What Is a Disciple?

As disciples, we continually work toward the kingdom.

Photo by Tim Marshall on Unsplash

Max Vitullo


commitment discipleship kingdom of heaven miracles

As a disciple of Yeshua, I often wonder what it is that makes a person a disciple. Is it going to a congregation regularly? Is it singing certain songs? Is it having certain friends or reading certain books? Isn’t there also stuff to avoid? What is it that makes a disciple, well, a disciple?

I have been what I like to call a “committed disciple” since I was sixteen. I grew up in a God-fearing home and was raised around other believers, being constantly instilled with biblical principles such as “love your neighbor” and “turn the other cheek.” On the one hand, I have always felt like a disciple. I have always attended a congregation, sung certain songs, had certain friends, and avoided things like telling lies (plead guilty). However, since I was raised in it, I hadn’t actually made a personal commitment to uphold the teachings of Yeshua and be a living example all the days of my life until I felt more able to make that decision for myself.

My personal decision on becoming a disciple is for another time. That said, what is my mission as a disciple? While it could be merely described in some common examples (as listed above), I prefer to think about this in the terms Yeshua himself used. Mark 1:14-15 states that the mission of Jesus was to preach repentance, for the kingdom of heaven is near. Namely, am I pursuing the kingdom as he did? Out of the many meaningful passages we have on the works and mission of Jesus, his desire to see the kingdom established stands out. Naturally, this makes sense since he is the King of that kingdom. The signs, wonders, miracles, and healings done throughout the Gospels and beyond by the apostles are the kingdom in real life.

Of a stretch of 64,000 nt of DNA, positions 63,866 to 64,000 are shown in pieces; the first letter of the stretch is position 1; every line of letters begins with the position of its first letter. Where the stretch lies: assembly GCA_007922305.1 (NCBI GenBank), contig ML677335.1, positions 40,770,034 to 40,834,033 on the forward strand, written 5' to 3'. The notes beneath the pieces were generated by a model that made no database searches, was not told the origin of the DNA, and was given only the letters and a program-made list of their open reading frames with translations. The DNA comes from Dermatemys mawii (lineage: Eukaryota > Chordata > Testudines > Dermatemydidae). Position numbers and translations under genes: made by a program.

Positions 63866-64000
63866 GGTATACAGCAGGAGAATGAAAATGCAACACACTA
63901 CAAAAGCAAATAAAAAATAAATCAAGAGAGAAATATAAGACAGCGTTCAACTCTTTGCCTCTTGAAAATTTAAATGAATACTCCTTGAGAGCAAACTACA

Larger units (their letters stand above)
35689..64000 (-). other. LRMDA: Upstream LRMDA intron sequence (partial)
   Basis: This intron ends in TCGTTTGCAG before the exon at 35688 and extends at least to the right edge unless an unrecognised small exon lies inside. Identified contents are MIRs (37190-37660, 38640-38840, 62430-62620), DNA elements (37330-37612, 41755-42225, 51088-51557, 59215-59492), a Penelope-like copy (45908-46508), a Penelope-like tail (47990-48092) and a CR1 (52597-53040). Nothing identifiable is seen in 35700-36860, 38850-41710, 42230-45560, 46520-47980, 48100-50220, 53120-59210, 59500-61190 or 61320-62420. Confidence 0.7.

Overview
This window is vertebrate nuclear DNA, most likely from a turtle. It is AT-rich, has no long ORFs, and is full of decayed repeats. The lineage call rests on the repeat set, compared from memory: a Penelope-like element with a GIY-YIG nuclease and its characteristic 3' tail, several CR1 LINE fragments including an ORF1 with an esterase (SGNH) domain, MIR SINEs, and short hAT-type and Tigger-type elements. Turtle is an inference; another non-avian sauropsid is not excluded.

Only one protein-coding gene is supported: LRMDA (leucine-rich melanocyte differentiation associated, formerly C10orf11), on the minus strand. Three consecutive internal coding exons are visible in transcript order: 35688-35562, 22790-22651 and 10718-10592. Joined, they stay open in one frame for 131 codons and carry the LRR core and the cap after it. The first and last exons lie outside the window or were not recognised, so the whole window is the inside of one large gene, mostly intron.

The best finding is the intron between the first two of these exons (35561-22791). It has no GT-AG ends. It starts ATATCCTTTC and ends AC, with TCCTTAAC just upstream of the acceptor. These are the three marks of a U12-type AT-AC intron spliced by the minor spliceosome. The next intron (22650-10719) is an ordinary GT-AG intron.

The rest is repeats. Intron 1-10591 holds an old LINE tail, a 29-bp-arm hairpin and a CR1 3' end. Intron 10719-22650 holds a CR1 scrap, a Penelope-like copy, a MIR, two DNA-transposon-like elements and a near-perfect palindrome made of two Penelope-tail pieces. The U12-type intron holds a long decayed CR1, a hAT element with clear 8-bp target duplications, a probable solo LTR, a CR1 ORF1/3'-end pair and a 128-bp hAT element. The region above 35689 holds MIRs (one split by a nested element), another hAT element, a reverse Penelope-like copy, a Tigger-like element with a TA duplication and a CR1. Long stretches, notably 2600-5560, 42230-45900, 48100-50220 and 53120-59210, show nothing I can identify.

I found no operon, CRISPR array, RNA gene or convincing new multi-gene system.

I don’t know about you, but I don’t think that I have ever healed anyone. I have never performed miracles—caused the deaf to hear or the blind to see. However, living for the kingdom and living as an example of the kingdom is much more than performing signs and wonders. It is what those signs and wonders represent. They represent the day when all will know the LORD. As disciples, we continually work toward the kingdom. We do this by uniting with other individuals driven to do the same thing, by encouraging each other with songs about what is to come, by reading and praying kingdom-focused words, and actively avoiding what will be absent in the kingdom (and in turn, pursuing what will be present in the kingdom). We do this by loving our neighbor as ourselves, by helping the poor and feeding the hungry, by giving charity, and by keeping Shabbat and the Jewish holidays; the calendar of the kingdom. These actions are not an end in themselves, but a portal with the kingdom on earth as the destination.

In little ways, what we live and practice is our own way of performing miracles . Miracles happen and are very real. Some of us don’t see them as readily in our lives as others but that doesn’t diminish our walk. Each step we take brings us closer. Miracles, healings, and wonders sprout out of seemingly mundane tasks and situations. When we commit ourselves to living a kingdom lifestyle, creating and building a world that more closely resembles the kingdom, miracles happen, small and great alike. Is it easy? No. But it is worth it. My faith and hope is to see the day, or at least work toward the day, when the LORD will be one, and his name one.

About the Author

Max is an undergraduate student at the University of Minnesota in Minneapolis and is an active member of Beth Immanuel located in Hudson, WI.


commitment discipleship kingdom of heaven miracles

Photo by Tim Marshall on Unsplash

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